• Make your video documentation effective. It’s important to see how your project actually responds to a face. When documenting your project, one possibility I recommend (if you are comfortable doing so) is to use a “split-screen” format, as shown here. The purpose of this split-screen layout is to help the viewer understand the relationship of the user’s face actions to the software’s behavior:
    If you do not prefer to show your own face in the video documentation (perhaps you wish to maintain your anonymity, or other perfectly acceptable reasons), that’s fine. You may ask a friend to perform in the video for you, or you may use a “readymade” video instead of a live webcam.  Another acceptable alternative is to omit video of anyone’s face altogether, but instead include the raw points transmitted by FaceOSC as an overlay, in a corner of your screen:overlay
  • Upload your documentation video to YouTube or Vimeo, and embed it in your blog post. There are helpful instructions for embedding videos here. Also embed your GIF, too, please.
  • Include an animated GIF recording from your video documentation, in addition to the embedded video, as well. This GIF can be brief; just a second or two is fine. (GIFs will persist on this website, whereas I can’t depend on YouTube.)
  • Also in your blog post: upload your code by embedding your Processing/Java code using the WP-Syntax Wordpress plugin. There are instructions for using WP-Syntax in the “Embedding syntax-colored code” section of this web page.
  • Write a paragraph about your inspirations, goal, and evaluations of your project. In your narrative, mention the specific properties of the face that you used to control your design.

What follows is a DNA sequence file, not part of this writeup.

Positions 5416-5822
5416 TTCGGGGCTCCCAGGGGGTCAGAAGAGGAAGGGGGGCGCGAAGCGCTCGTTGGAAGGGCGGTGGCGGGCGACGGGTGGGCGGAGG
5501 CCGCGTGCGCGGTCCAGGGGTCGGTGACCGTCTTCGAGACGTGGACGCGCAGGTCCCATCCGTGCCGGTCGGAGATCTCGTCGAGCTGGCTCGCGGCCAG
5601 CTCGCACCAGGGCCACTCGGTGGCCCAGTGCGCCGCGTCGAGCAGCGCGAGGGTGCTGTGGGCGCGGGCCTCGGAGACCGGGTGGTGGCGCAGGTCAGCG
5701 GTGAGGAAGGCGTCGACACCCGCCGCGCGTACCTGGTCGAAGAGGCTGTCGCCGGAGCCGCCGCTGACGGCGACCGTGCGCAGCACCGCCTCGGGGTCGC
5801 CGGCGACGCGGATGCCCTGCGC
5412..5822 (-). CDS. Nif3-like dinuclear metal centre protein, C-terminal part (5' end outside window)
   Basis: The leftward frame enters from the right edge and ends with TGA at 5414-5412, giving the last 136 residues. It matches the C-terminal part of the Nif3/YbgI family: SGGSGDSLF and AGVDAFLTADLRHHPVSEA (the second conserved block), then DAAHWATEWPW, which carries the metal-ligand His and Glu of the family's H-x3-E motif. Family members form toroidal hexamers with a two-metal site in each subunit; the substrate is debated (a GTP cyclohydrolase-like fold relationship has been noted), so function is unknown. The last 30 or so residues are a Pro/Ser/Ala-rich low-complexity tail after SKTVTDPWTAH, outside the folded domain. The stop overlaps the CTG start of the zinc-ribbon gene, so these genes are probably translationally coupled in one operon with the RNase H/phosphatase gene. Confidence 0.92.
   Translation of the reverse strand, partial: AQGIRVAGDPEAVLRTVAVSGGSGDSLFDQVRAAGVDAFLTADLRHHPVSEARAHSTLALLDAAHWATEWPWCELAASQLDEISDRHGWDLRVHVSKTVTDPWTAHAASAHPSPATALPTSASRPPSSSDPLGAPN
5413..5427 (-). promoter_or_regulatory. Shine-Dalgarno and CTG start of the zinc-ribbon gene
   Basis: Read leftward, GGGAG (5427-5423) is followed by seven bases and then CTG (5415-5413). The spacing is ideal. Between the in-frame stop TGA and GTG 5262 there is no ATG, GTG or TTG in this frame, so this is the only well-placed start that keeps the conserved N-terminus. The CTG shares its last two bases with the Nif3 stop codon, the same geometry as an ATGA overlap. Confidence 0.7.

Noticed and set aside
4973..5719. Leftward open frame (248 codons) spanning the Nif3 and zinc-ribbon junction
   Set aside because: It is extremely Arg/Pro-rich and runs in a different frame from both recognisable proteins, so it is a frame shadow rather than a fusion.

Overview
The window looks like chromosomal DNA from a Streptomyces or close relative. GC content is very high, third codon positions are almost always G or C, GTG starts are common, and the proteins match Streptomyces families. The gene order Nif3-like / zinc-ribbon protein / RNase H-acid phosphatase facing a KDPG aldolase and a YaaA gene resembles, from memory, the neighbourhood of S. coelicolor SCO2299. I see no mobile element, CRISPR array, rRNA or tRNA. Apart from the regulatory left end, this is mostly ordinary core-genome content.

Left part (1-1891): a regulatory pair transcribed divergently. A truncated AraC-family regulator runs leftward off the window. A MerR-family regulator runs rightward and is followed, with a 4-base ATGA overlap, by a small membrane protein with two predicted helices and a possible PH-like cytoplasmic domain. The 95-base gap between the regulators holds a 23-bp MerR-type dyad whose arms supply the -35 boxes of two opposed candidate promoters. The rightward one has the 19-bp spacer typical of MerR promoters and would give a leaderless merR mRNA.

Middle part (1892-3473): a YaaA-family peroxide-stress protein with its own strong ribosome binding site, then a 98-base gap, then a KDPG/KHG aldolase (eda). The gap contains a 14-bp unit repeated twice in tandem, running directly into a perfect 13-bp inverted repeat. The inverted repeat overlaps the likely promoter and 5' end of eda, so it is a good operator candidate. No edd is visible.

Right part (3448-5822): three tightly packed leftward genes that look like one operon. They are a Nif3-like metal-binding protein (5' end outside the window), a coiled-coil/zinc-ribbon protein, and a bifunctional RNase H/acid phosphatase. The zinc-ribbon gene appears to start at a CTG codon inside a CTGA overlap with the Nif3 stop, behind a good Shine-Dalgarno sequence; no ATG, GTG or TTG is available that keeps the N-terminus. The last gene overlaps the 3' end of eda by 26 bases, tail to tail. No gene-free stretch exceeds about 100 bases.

• Include a scan or photo of your sketches, to document your process.

Working with FaceOSC

FaceOSC is a real-time face tracker by Kyle McDonald and Jason Saragih. It tracks 66 landmarks on a person’s face, as well as some additional information, and transmits this data over OSC. Binaries for FaceOSC executables can be found here:

Processing templates for receiving OSC messages from FaceOSC:

  • Processing template for receiving FaceOSC (see the directory /processing/FaceOSCReceiver in the zip download).
  • There’s also some more Processing code below which you might find helpful.
  • Important. To receive OSC messages from FaceOSC, you will need to install the oscP5 library into Processing. This can be done with the “Add Library” tool, instructions for which can be found here.

Note: Windows users, you will also need to install the following system components, in order for the FaceOSC application to work properly:

The information below is copied from the README that accompanies the Mac FaceOSC. You can also read about the FaceOSC message specification here.


The settings for FaceOSC are are found in the settings.xml file located at: 
* Mac OSX: right click on, select "Show Package Contents", and navigate to Contents/Resources/data/ 
* Win & Linux: included in the FaceOSC folder

Further instructions are contained within the settings.xml file.

Playing Movies

FaceOSC can load a movie instead of using webcam input. 
Put the movie file in your home folder and set it in the movie  tag with the full path to the movie aka: